This room was where were realized trade and commercial transactions of all kind. It is in this space of Mediterranean Gothic style that was installed the “Taula de Canvis” (exchange table), commercial bank established in 1407 by the Municipal Council of the city and which won a great prestige thanks to its solvency and the high volume of banking. Today, the “Taula” or “Mesa” (table) on which commercial transactions were carried out as well as the first bill of exchange known in Spain, are located in the Municipal Archives of Valencia.

La Sala de Contratación overlooks a small courtyard-garden (orange tree patio) with a lovely outdoor staircase leading to the Consulado del Mar (Consulate of the Sea).

Torreón (Donjon or Great Tower)

This quadrangular building of three floors is accessible by the Sala de Contractación, with an impressive spiral staircase without central axis (the 110 steps are fixed to the outer cylindrical wall). It is an architectural masterpiece.

On the ground floor was formerly the chapel dedicated to the Immaculate Conception, while the first and second floors acted as prisons for defaulter merchants for centuries.

Consulado del Mar (Consulate of the Sea)

From orange trees patio, we reach the Consulado del Mar by an outside staircase that allows us to approach the medallions decorating the facade. This part of the Lonja, built in the early 16th century possesses a Renaissance style.

This rectangular area, used as a meeting center, highlights the Golden Room (Cámara Dorada), a hall covered by a magnificent wooden coffered ceiling remaining of the former City Hall, now disappeared. We can also notice the decorative medallions on the facade overlooking the market square.

On the ground floor, the Trade Court met to solve issues related to maritime trade.

Did you know?

La Lonja is also the seat of Cultural Academy of Valencia. She is frequently used for the organization of exhibitions and other cultural activities.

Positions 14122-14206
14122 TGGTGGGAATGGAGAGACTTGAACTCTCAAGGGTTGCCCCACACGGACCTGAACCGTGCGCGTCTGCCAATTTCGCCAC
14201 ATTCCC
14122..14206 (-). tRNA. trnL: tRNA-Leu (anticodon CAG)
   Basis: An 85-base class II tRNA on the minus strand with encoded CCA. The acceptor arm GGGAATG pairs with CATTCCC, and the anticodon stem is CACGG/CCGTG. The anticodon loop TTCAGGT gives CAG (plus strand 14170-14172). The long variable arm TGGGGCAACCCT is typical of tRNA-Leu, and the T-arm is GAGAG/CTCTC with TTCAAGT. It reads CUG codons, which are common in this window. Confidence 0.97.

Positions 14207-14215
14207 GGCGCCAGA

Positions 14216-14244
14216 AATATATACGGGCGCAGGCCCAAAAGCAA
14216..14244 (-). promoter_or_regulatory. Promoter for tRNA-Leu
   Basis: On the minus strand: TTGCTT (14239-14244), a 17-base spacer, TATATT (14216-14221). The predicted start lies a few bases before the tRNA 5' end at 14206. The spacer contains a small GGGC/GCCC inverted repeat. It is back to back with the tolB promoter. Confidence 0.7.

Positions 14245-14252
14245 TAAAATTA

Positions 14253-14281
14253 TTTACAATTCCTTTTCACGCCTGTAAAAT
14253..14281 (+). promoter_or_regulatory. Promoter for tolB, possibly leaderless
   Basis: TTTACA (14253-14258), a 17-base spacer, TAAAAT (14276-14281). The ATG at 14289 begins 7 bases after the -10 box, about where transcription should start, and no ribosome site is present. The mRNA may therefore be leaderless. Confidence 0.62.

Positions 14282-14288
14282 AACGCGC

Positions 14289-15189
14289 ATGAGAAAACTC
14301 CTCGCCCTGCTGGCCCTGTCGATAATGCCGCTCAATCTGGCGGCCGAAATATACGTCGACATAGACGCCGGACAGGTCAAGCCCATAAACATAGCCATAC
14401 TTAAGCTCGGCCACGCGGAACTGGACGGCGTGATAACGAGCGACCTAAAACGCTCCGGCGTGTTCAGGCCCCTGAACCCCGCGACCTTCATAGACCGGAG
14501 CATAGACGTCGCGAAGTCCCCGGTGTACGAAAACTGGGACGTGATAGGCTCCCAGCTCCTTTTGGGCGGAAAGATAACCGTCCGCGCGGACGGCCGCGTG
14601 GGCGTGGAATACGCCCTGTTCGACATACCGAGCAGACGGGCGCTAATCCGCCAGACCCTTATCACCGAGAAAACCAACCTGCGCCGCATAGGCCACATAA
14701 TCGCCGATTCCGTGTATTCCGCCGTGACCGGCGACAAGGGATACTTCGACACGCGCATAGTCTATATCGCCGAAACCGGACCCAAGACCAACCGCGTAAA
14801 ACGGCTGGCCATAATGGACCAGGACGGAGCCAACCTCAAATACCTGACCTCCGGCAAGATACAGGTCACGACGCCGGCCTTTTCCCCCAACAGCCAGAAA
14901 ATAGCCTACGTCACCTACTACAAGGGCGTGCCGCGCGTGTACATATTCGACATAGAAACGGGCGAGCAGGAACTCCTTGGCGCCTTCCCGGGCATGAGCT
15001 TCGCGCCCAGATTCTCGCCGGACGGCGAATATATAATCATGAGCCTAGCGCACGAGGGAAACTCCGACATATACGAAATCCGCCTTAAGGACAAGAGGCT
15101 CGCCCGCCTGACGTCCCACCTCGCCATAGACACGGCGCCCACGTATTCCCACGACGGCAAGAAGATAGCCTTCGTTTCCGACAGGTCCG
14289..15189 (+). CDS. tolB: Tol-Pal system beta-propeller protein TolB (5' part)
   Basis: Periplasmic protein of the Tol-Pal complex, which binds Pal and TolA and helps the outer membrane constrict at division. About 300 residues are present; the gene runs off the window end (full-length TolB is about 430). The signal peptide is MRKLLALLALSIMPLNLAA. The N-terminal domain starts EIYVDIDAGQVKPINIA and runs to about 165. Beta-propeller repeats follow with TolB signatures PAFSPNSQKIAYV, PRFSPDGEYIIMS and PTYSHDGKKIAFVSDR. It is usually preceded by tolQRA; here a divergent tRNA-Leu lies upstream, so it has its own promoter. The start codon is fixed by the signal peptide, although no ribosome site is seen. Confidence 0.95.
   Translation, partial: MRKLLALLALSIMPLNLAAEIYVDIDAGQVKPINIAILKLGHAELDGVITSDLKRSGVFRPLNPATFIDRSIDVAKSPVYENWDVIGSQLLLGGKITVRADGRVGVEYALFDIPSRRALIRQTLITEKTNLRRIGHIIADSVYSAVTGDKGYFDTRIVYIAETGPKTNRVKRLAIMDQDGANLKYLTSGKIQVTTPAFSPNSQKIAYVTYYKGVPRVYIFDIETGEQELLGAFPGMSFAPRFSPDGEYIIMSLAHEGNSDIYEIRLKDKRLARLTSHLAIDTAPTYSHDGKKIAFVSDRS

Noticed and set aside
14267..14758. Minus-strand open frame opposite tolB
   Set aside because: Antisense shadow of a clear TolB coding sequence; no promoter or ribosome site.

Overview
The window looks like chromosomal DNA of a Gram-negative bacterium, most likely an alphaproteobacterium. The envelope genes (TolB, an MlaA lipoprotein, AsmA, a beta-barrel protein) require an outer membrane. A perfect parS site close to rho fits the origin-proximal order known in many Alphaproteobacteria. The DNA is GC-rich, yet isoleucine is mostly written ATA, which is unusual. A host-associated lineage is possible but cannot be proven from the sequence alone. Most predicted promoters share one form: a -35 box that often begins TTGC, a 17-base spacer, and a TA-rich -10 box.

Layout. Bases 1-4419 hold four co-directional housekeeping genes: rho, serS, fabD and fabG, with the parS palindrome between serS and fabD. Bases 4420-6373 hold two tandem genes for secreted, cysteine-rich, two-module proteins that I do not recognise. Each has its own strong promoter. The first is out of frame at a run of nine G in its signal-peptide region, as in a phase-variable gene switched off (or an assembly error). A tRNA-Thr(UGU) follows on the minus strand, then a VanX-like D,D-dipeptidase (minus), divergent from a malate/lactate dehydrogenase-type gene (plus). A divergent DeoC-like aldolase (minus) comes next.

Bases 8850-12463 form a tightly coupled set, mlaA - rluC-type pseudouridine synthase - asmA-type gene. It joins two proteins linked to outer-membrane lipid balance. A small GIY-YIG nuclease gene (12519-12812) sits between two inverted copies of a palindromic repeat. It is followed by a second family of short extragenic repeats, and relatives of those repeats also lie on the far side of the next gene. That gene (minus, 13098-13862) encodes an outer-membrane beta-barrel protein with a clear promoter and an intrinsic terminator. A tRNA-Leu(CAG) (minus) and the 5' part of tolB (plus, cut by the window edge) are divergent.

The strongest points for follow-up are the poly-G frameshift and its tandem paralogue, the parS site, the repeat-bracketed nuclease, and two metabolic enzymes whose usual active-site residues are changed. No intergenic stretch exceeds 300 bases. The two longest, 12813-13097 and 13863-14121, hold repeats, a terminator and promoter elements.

The Lonja pulls out all the stops when it performs the Rey Jaime I awards, of research and scientific development, promoted by the Generalitat Valenciana and the biochemist Santiago Grisolia, a disciple of Nobel Severo Ochoa. These awards are presided by the Casa Real and gather the most prestigious scientists in the world as jury members.
Then, the winners are part of a research and development advisory council and of the Valencian government. The first Rey Jaime I Awards were established in 1989.

Information

Contact

Access
Calle Lonja, 2 – Valencia
Mail
Plaza del mercado, s/n
46001 – Valencia
Phone:+34 962 084 153
Fax:+34 963 529 634
whc.unesco.org/en/list/782
lonja@valencia.es
N39 28 27.9 E0 22 42.4

Opening hours

Monday to Saturday, continuously from 9.30 am to 7 pm (6 pm in winter)
Sunday and public holidays, 9.30 am to 3 pm.
Every Sunday, market of stamps and coins

Tickets

2 € or 1 € for groups, students, pensioners, large families.
Free entrance on Sundays and public holidays.

How to come

Car
It is better to come by public transport or walking as it is not easy to park in this neighborhood unless you go into a public parking nearby:

  • Parking Oeste Parcent (300 m from the Lonja de la Seda – 5 min walk)
    3€ per hour – pricing minute
    Plaça del Conde Parcent
    46001 Valencia
    Phone: +34 96 391 73 01
    39°28’26.2″N 0°22’49.6″W
  • Plaza de la Reina (350 m from the Lonja de la Seda – 5 min walk)
    3€ per hour – pricing minute
    1 Plaza de la Reina
    46003 Valencia
    Phone: +34 96 392 36 29
  • Bus
    Buses with the closest stops are nº 7, 27, 28, 81 (Stops Mercat- Taula de Canvis y Mercat- Sant Ferran)
    For more information: www.emtvalencia.es (Spanish and Valencian)

    Metro

    The subway does not pass through the old town. However, you can take line 1 and stop at Turia (exit Paseo de la Pechina) and walk 20 minutes.
    More information on: www.metrovalencia.es (Spanish, English and Valencian)